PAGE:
The springtime Antarctic ozone hole is a new phenomenon that appeared in the early 1980s.
The observed average amount of ozone during September, October, and November over the British Antarctic Survey station at Halley, Antarctica, first revealed notable decreases in the early 1980s, compared with the preceding data obtained starting in 1957. The ozone hole is formed each year when there is a sharp decline (currently up to 60%) in the total ozone over most of Antarctica for a period of about three months (September-November) during spring in the Southern Hemisphere. Late-summer (January-March) ozone amounts show no such sharp decline in the 1980s and 1990s. Observations from three other stations in Antarctica and from satellite-based instruments reveal similar decreases in springtime amounts of ozone overhead. Balloonborne ozone instruments show dramatic changes in the way ozone is distributed with altitude. As the figure below from the Syowa site shows, almost all of the ozone is now depleted at some altitudes as the ozone hole forms each springtime, compared to the normal ozone profile that existed before 1980. As explained in an earlier question (page 24), the ozone hole has been shown to result from destruction of stratospheric ozone by gases containing chlorine and bromine, whose sources are mainly human-produced halocarbon gases.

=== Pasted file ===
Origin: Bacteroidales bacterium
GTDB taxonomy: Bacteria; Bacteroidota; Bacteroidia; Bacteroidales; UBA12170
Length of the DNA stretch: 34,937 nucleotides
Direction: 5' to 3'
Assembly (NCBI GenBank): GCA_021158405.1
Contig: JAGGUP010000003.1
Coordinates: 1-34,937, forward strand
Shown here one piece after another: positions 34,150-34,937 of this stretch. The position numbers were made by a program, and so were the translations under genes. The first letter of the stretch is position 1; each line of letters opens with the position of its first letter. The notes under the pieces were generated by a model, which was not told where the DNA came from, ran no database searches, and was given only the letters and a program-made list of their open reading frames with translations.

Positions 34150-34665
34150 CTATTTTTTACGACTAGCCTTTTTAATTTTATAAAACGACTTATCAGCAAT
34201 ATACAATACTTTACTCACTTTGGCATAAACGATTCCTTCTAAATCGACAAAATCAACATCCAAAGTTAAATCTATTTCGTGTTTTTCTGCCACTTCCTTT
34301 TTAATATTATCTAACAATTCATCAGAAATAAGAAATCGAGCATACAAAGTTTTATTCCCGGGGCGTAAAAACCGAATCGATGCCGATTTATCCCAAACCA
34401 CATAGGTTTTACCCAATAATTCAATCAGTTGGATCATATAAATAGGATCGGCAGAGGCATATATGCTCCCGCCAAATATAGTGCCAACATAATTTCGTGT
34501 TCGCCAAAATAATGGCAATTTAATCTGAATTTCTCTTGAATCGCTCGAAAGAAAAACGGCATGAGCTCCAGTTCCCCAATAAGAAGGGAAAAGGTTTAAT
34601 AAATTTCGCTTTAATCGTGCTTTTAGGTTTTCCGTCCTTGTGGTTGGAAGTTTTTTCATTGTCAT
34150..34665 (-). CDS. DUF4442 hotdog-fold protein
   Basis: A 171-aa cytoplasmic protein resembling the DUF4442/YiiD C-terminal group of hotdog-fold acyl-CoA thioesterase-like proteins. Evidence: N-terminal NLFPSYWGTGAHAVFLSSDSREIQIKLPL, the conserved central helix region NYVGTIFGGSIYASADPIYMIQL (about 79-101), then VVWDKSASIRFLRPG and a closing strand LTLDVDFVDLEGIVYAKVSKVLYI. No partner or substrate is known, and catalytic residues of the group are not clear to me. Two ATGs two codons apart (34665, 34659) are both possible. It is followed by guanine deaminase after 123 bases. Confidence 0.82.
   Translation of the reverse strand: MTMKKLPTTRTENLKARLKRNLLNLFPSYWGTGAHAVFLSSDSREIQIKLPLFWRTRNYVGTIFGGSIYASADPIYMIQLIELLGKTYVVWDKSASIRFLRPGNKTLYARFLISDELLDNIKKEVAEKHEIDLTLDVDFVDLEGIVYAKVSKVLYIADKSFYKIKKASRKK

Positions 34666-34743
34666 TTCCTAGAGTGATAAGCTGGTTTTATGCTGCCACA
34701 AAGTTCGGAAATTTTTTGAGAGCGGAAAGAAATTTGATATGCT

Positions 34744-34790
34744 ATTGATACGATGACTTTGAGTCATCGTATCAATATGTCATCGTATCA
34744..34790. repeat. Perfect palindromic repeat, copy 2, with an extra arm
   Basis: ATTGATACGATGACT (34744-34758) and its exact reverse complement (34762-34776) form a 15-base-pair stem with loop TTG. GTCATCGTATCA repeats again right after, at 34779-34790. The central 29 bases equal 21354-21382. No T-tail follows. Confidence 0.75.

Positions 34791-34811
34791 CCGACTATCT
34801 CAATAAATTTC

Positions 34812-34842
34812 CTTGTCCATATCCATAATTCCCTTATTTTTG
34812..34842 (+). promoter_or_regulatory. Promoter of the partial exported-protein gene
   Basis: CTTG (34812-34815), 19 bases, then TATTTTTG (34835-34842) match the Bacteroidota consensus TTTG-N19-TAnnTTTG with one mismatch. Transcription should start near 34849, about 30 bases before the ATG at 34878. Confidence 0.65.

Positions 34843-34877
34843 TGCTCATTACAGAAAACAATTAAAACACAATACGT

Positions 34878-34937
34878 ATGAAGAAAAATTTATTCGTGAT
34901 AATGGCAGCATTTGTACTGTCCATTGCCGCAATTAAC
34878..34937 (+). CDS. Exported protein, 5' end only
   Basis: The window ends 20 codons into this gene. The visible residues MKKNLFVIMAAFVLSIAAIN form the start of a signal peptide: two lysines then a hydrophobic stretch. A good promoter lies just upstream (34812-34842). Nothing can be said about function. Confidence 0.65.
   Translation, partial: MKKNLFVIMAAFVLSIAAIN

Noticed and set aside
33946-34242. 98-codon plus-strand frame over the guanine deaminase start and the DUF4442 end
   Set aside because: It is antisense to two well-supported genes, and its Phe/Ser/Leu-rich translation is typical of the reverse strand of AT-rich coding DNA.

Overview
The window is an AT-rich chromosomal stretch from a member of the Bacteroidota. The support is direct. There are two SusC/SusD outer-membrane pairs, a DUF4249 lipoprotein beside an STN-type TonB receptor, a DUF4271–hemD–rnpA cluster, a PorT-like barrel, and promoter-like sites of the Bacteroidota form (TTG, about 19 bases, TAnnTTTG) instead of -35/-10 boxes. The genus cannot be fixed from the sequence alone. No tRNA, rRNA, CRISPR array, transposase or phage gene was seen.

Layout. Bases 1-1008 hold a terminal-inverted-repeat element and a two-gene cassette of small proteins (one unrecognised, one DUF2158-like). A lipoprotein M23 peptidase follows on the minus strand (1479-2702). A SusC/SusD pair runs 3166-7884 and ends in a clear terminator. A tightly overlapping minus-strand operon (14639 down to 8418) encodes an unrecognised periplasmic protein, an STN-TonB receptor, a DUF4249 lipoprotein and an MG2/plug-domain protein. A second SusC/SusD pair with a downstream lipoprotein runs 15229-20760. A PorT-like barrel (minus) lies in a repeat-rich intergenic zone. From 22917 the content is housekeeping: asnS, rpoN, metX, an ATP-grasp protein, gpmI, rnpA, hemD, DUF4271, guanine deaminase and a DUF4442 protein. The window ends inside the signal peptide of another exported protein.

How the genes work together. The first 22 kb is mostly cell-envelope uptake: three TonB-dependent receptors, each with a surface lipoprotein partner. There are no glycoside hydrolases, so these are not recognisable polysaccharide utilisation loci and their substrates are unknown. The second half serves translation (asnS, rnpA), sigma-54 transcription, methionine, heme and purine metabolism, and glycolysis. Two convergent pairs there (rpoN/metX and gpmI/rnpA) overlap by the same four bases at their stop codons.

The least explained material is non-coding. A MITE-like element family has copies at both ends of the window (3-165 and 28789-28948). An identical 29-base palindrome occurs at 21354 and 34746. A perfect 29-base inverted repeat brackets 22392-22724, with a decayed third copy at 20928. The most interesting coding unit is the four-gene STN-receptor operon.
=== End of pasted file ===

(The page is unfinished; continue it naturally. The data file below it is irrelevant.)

Before the stratosphere was affected by human-produced chlorine and bromine, the naturally occurring springtime ozone levels over Antarctica were about 30-40% lower than springtime ozone levels over the Arctic. This natural difference between Antarctic and Arctic conditions was first observed in the late 1950s by Dobson. It stems from the exceptionally cold temperatures and different winter wind patterns within the Antarctic stratosphere as compared with the Arctic. This is not at all the same phenomenon as the marked downward trend in ozone over Antarctica in recent years.
Changes in stratospheric meteorology cannot explain the ozone hole. Measurements show that wintertime Antarctic stratospheric temperatures of past decades had not changed prior to the development of the ozone hole each September. Ground, aircraft, and satellite measurements have provided, in contrast, clear evidence of the importance of the chemistry of chlorine and bromine originating from human-made compounds in depleting Antarctic ozone in recent years.